J.B.Banks and Son Ltd – Cockermouth

Walk along many shopping streets in the UK and the good fashioned shop has been replaced by some out of town mega-store.  In its place, an estate agent, charity shop or yet another mobile phone store.

J.B.Banks and Son Ltd - Cockermouth

J.B.Banks and Son Ltd - Cockermouth

Cockermouth in north west Cumbria has however preserved many of it’s old shops, including the ironmonger J.B.Banks and Son Ltd .

Full of the usual mouse traps, scrubbing brushes and screws this unique emporium also holds a museum style archive of mechanical marvels.

J.B.Banks and Son Ltd

J. Banks was started by John Banks in 1836. The shop is situated in Market Place at the East end of Main Street, over the Cocker Bridge.

His son, also called John, joined to make J. B. Banks & Son

Growing from strength to strength it became a limited company on 5 January 1933.

The deeds of the shop bear the signature of William Wordsworth’s father, land agent for Lord Lowther.

John Banks was also quite a popular spokesman on issues of the day. He proposed that there should be control on the ownership of guns: this eventually resulted in the introduction of the gun license.

Family business

Guns, swords, daggers and ammunition

Guns, swords, daggers and ammunition. Not the normal things found in an ironmongers

Vanessa Graham, is the current owner of JB Banks & Son.  She is the daughter of  Jack (christened Wilfred) and Dorothy Eckford. Jack was a founder member of Cockermouth Mountain Rescue.

In 1902 the business employed a 16 year old Wilfred Jackson, who later went on to become a partner in the business.

In 1923 Wilfred married Daisy Emerson, who had a confectionery business in the town. Their son Jack (christened Wilfred) was born in 1926 and he, like his father joined the company at the age of 16.  Vanessa, who now owns the business, is Jack’s daughter.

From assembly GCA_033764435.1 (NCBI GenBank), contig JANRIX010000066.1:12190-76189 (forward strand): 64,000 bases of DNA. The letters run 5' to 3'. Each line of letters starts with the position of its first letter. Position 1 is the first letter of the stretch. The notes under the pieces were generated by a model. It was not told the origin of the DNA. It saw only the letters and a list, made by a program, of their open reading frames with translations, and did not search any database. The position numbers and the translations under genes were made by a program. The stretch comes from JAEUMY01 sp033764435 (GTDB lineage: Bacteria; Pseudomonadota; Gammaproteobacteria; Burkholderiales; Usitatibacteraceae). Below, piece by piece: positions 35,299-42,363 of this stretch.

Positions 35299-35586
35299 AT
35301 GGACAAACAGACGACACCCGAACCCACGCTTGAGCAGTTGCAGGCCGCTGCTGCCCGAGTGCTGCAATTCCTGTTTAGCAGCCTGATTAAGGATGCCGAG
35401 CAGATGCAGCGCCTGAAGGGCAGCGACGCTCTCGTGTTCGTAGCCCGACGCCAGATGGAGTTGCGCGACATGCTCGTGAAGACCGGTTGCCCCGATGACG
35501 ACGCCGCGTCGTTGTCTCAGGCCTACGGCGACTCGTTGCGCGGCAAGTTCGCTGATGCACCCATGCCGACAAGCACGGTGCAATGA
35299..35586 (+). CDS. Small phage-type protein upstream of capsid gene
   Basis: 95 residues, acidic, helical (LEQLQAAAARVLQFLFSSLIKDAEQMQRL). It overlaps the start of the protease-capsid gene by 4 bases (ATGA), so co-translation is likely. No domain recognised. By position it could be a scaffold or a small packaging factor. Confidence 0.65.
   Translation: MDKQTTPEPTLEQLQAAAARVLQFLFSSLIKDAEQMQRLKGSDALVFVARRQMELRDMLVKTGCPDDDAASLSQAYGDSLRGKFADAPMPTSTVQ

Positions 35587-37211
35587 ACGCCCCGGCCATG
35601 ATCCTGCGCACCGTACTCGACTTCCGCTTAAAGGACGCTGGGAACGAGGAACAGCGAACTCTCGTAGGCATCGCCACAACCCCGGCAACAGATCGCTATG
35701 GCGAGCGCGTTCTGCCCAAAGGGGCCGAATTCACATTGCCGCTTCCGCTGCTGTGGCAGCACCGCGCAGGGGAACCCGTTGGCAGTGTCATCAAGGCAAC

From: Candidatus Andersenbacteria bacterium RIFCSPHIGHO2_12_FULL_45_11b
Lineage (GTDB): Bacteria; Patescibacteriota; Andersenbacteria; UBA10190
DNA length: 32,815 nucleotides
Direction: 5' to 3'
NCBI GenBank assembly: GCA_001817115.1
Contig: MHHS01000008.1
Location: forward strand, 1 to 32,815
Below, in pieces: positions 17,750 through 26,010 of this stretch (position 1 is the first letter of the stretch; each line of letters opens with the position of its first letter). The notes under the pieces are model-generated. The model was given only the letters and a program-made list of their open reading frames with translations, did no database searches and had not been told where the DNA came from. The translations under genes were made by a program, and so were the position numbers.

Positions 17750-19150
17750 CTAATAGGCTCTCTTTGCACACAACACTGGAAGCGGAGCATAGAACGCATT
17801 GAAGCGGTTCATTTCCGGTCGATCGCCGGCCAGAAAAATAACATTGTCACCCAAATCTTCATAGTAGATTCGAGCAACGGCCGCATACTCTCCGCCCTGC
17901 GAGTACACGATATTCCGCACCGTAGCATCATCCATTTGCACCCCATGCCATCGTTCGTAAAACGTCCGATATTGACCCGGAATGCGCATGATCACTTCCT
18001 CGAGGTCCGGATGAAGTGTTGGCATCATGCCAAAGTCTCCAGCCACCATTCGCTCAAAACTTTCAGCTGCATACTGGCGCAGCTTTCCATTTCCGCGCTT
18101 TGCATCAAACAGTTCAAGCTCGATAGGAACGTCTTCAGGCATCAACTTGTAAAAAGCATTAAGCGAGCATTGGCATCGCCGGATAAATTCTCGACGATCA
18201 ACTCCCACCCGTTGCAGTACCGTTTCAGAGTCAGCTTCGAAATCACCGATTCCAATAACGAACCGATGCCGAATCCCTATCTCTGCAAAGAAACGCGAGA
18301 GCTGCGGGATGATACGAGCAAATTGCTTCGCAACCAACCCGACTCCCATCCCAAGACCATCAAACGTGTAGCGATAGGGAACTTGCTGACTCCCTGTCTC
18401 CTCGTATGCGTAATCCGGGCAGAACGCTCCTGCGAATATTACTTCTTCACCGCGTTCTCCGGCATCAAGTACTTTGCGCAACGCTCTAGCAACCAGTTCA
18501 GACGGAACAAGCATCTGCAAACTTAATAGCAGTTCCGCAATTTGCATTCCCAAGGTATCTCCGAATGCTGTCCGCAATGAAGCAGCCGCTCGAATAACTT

Ironmonger history

Walking in to the JB Banks & Son Ironmongers shop in Cockermouth you start to step back in time.  Above, and securely fastened to the roof are hundreds of assorted items including swords, guns and knives.

Using the natural squares made by the ceiling cladding items have been sorted to be displayed in collections. Many items have faded cardboard tags indicating their history.

Above the entrance doorway are oil lamps of every description whilst to your left and behind a substantial serving counter are ranks of wooden drawers each filled with screws, nails and other assorted loose goods.

Venture to the rear of the shop you climb a well trodden staircase lined with locks and thousands of slowly rusting and tarnishing keys.

Assorted balance weights

Assorted balance weights

A thin rope, using a former bed leg as a support and bracket, provides a handy rail to one side offering a somehow natural and expected friend on your journey back in time.

Avery weights

Through a strong grilled doorway your journey exits back to a world when life was much simpler.

Lined up on wooden racks are items essential for the day, however many would not know what they were used for.

Arranged in neat rows and enclosed in a wooden box are weights used in thousands of stores nationwide for balancing goods purchased by weight.

Large black hexagon shaped weights are on display, suitable for the rough and tumble of a greengrocers and brass chess piece shaped weights ideal for the more gentle arts such as weighing precious metals or sweets.

Dust free

Along one side of the warehouse is a long wooden bench filled with assorted machinery.  Used possibly for key making and other metal bashing, it appears as if the workers have just left as little dust has collected on them.

Carlisle City and District Bank sign

Carlisle City and District Bank sign

Hundreds of pieces of curved metal, in the shape of horse shoes hang at the far end of the room. Once attached to the soles of clogs these were known a cackers and stopped the wooden clogs from wearing out, as well as providing additional grip.

Over the years, a number of items have been deposited with the Cumbria record office over the years including order books, ledgers and receipts.

Other items of note include the Apprenticeship indenture of John Nicholson, son of Walter Nicholson, of Cockermouth, carter, to John Brown Banks, of Cockermouth, plumber and tin-plate worker, for seven years  YDB 8/59  21 April 1876

Further information

Gazetteer of lock and key makers

Gem town champion dies – Wilfred Jackson, has died at the age of 81.

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